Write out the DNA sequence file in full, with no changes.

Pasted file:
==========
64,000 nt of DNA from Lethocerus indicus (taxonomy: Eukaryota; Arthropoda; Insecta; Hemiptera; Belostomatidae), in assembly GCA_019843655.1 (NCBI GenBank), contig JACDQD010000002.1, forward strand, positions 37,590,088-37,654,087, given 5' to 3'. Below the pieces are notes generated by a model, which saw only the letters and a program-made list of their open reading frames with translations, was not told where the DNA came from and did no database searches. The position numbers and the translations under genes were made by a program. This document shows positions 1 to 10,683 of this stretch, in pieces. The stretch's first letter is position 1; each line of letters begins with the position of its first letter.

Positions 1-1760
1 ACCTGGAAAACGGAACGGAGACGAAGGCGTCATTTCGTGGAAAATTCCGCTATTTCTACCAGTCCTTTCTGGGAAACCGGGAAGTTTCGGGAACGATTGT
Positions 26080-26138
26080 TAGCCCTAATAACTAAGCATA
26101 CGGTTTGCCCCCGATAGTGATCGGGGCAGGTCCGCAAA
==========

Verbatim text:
64,000 nt of DNA from Lethocerus indicus (taxonomy: Eukaryota; Arthropoda; Insecta; Hemiptera; Belostomatidae), in assembly GCA_019843655.1 (NCBI GenBank), contig JACDQD010000002.1, forward strand, positions 37,590,088-37,654,087, given 5' to 3'. Below the pieces are notes generated by a model, which saw only the letters and a program-made list of their open reading frames with translations, was not told where the DNA came from and did no database searches. The position numbers and the translations under genes were made by a program. This document shows positions 1 to 10,683 of this stretch, in pieces. The stretch's first letter is position 1; each line of letters begins with the position of its first letter.

Positions 1-1760
1 ACCTGGAAAACGGAACGGAGACGAAGGCGTCATTTCGTGGAAAATTCCGCTATTTCTACCAGTCCTTTCTGGGAAACCGGGAAGTTTCGGGAACGATTGT
Positions 26080-26138
26080 TAGCCCTAATAACTAAGCATA
26101 CGGTTTGCCCCCGATAGTGATCGGGGCAGGTCCGCAAA